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Old 12-07-2021, 04:40 AM   #1
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Leaving cooked food outside the fridge for more than needed

if you leave a stew or rice with the pot open after cooking that can be cooled in 30 minutes, for longer periods like one hour or more.
does this mean that some bacteria can enter the food?


if yes, does this bacteria will shorten the time that the food can be stored in the fridge



thank you

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Old 12-07-2021, 05:15 AM   #2
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Quote:
The temperature danger zone

Bacteria grow best in food in the temperature range between 135°F – 41°F (57°C – 5°C). This range is so effective for bacteria growth that it’s called the temperature danger zone.
As food is cooled, it passes through the temperature danger zone, giving bacteria time to multiply. If left out to cool, cooked food can become unsafe in a matter of hours. The cooling step gives bacteria a chance to multiply to dangerous levels—if bacteria growth isn’t controlled while food cools. That’s why the FDA guidelines are so effective. These guidelines ensure that food passes through the temperature danger zone quickly so bacteria don’t have a chance to make food unsafe.
https://www.statefoodsafety.com/Reso...ooling-process


In the US, these are the food safety regulations/guidance.


You have two questions, to the first one, can food that is cooled for 1/2 hour or longer have bacteria enter?



The article doesn't actually say bacteria enters. It says bacteria can multiply. But I would say, also that bacteria can enter depending on whether it is covered or stirred (is the spoon it is stirred with clean or bacteria free?), and it can multiply.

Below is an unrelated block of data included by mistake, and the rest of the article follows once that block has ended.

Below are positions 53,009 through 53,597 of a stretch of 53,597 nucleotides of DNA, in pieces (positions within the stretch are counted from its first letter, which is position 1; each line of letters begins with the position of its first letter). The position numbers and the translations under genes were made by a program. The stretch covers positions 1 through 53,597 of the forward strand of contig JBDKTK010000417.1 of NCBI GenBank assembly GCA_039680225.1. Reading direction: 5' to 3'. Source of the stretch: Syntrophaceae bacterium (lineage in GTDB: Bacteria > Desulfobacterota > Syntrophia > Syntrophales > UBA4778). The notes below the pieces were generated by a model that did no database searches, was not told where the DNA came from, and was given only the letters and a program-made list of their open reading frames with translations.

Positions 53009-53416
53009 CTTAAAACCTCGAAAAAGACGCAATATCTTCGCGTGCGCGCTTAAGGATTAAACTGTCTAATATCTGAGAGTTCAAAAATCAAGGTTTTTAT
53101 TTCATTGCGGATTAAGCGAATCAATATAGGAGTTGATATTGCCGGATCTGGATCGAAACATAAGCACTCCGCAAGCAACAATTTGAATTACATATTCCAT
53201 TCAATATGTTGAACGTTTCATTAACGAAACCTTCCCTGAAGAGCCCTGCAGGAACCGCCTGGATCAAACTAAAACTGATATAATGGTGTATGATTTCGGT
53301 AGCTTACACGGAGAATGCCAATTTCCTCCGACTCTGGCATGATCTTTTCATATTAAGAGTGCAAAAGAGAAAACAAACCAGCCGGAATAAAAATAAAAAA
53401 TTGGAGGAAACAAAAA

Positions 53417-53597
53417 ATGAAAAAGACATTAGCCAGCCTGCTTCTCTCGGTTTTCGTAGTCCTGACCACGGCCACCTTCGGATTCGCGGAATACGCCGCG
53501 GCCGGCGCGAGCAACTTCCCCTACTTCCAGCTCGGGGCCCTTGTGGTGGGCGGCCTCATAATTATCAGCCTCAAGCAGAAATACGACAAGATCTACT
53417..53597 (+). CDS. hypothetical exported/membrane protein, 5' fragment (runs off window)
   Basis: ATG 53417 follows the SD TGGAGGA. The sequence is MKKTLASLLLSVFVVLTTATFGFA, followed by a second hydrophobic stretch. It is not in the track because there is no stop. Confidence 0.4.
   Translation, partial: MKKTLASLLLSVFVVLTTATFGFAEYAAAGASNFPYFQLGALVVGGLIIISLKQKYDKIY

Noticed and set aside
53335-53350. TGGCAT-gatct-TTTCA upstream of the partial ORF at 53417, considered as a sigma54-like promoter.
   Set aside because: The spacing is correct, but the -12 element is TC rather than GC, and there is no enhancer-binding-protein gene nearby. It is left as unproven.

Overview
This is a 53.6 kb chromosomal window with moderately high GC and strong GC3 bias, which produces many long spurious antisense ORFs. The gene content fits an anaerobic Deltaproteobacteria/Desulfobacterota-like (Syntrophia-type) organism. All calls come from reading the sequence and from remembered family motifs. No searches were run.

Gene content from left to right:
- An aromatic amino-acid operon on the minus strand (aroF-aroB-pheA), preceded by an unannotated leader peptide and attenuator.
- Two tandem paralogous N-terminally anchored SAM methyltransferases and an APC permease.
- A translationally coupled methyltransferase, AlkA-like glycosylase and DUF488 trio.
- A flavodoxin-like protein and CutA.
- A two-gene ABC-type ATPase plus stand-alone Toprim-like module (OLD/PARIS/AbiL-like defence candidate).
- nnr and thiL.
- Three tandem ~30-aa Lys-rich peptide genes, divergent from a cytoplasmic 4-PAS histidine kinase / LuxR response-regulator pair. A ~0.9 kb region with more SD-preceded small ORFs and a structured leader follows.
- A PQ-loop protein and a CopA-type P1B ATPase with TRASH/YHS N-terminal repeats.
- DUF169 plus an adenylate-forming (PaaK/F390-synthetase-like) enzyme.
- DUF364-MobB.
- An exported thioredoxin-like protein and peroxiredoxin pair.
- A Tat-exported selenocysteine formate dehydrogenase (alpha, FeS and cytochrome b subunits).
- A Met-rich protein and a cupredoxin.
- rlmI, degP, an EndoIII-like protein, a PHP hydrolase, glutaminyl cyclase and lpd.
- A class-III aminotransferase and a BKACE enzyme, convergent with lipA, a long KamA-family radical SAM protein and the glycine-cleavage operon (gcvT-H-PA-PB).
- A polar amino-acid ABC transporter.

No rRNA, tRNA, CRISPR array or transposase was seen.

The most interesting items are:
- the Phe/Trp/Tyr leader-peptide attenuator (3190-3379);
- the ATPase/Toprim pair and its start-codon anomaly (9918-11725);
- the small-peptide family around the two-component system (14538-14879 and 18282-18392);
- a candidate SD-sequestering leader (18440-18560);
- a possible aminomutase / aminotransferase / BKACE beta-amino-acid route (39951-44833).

The second question about bacteria shortening the time it can be stored in the fridge. I'd say yes but the article doesn't actually address that question.



The longer food takes to cool down to room temperature, or is left to cool down at room temperature, the more likely bacteria is affecting it while it is being stored in the refrigerator. (refrigeration and freezing slows bacteria growth but does not stop it entirely) A food like rice that cooled for 4 hours to room temperature (sitting out) would most likely go bad in the fridge faster than a food like rice only cooled for 30 minutes at room temperature (sitting out) and then refrigerated.



These are considered, common sense, but the regulations are used in restaurants and food at home is no different when it comes to outcomes (is the food safe?).


Ideally, cool it to room temperature, 70 deg F, within 2 hours, cool it to less than 41 deg F within the next 4 hours in the refrigerator.


I hope that helps.
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Old 12-07-2021, 09:26 AM   #3
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Quote:
Originally Posted by blissful View Post
....
These are considered, common sense, but the regulations are used in restaurants and food at home is no different when it comes to outcomes (is the food safe?).


Ideally, cool it to room temperature, 70 deg F, within 2 hours, cool it to less than 41 deg F within the next 4 hours in the refrigerator.


I hope that helps.
Ditto the entire post of blissful, I think the most important take on this is the 2 hour cooling at room temperature and common sense.